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German minister tells Russia its behavior must change

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By Andrea Shalal

BERLIN (Reuters) – German Foreign Minister Heiko Maas on Sunday criticized Russia for a series of activities beyond its borders, blaming it for a cyber attack on his own ministry, and said Moscow must change its ways.

Maas listed a series of what he called problematic actions that also included the lack of progress in implementing a ceasefire in eastern Ukraine, a poison gas attack in Britain, support for the Syrian government, and efforts to influence Western elections.

“We had an attack on the Foreign Ministry where we have to assume that it stemmed from Russia,” he told the German broadcaster ZDF. “We can’t just wish all that away … And I think it’s not only reasonable but necessary to point out that we do not view those as constructive contributions.”

German government officials in February disclosed what they called an “isolated” cyber attack on the government computer network that was first discovered in December.

The head of Germany’s domestic intelligence agency last week said there was “a high likelihood” that Moscow was behind the attack.

Maas, a Social Democrat who has adopted a tougher stance on Russia than his predecessors from the same party, told the other German public broadcaster, ARD, on Sunday that Moscow had been an increasingly “difficult partner” but Berlin was committed to maintaining dialogue, particularly on the crisis in Syria.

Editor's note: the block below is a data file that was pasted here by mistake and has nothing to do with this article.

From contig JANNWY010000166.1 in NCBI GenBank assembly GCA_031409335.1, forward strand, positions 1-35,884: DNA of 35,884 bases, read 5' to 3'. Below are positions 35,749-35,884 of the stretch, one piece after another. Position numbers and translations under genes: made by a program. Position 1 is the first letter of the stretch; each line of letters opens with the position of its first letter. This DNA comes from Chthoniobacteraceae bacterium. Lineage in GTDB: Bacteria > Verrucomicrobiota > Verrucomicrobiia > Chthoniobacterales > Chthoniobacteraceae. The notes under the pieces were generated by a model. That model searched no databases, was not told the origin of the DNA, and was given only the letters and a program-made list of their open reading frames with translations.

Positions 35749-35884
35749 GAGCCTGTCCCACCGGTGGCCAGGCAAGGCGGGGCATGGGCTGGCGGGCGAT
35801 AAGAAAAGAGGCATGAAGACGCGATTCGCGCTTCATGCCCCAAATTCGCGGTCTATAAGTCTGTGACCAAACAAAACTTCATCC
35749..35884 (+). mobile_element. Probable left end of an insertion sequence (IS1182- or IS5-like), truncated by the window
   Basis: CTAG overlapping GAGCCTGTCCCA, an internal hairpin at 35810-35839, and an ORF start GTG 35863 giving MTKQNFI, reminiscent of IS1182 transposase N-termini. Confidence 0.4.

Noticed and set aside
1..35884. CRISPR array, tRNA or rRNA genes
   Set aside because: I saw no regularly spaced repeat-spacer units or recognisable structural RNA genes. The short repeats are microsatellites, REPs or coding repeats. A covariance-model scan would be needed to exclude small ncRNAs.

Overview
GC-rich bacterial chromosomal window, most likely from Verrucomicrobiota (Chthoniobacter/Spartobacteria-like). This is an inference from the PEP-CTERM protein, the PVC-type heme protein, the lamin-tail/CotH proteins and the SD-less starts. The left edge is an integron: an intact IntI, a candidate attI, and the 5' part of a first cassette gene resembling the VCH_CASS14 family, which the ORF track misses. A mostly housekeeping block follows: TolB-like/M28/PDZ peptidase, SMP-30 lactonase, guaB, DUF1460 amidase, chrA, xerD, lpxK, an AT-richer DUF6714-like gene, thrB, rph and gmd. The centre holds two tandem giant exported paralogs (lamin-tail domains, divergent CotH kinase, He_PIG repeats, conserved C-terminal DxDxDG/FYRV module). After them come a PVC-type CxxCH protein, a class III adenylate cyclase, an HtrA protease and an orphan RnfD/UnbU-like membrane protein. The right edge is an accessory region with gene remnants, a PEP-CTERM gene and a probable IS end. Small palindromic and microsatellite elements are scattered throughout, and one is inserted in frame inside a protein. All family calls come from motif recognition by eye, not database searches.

“It is time, I think, to point out that we expect constructive contributions from the Russian side, including on the Syrian conflict. And also that they don’t always simply protect (Syrian President Bashar) al-Assad,” he said.

TENSIONS RUNNING HIGH

Russia has denied any efforts to influence Western elections, and scoffed at suggestions it was behind the cyber attack in Germany. It also denied involvement in a poison gas attack on a former Russian double agent and his daughter in Britain.

Western air strikes aimed at destroying Syria’s chemical weapons facilities have exacerbated tensions between Moscow and the West, already at a new post-Cold War high after the expulsion of more than 130 Russian diplomats in response to the nerve agent attack on ex-spy Sergei Skripal.

Syria denied using chemical weapons against its civilian population.

German President Frank-Walter Steinmeier, another Social Democrat, who has served as foreign minister, on Sunday warned against demonising Russia and said Germany had a particular role to play in maintaining dialogue with Moscow, given its history.

Steinmeier told the Bild am Sonntag newspaper he was concerned about a “galloping alienation between Russia and the West” and urged German politicians to avoid portraying Russia and its people as an enemy.

Maas on Saturday called for a new international effort to end the war in Syria, and said Germany would use its relationship with Moscow to ensure Russia played a “constructive” role.

“Whether we like it or not, the Syrian conflict cannot be resolved without Russia,” he said on Sunday.

Germany, which relies on Russia for about a third of the gas it uses, has long walked a careful line with Moscow — pushing for continued sanctions over Ukraine and eastern Ukraine while also maintaining dialogue and trade relations.

(Reporting by Andrea Shalal; Editing by Kevin Liffey)



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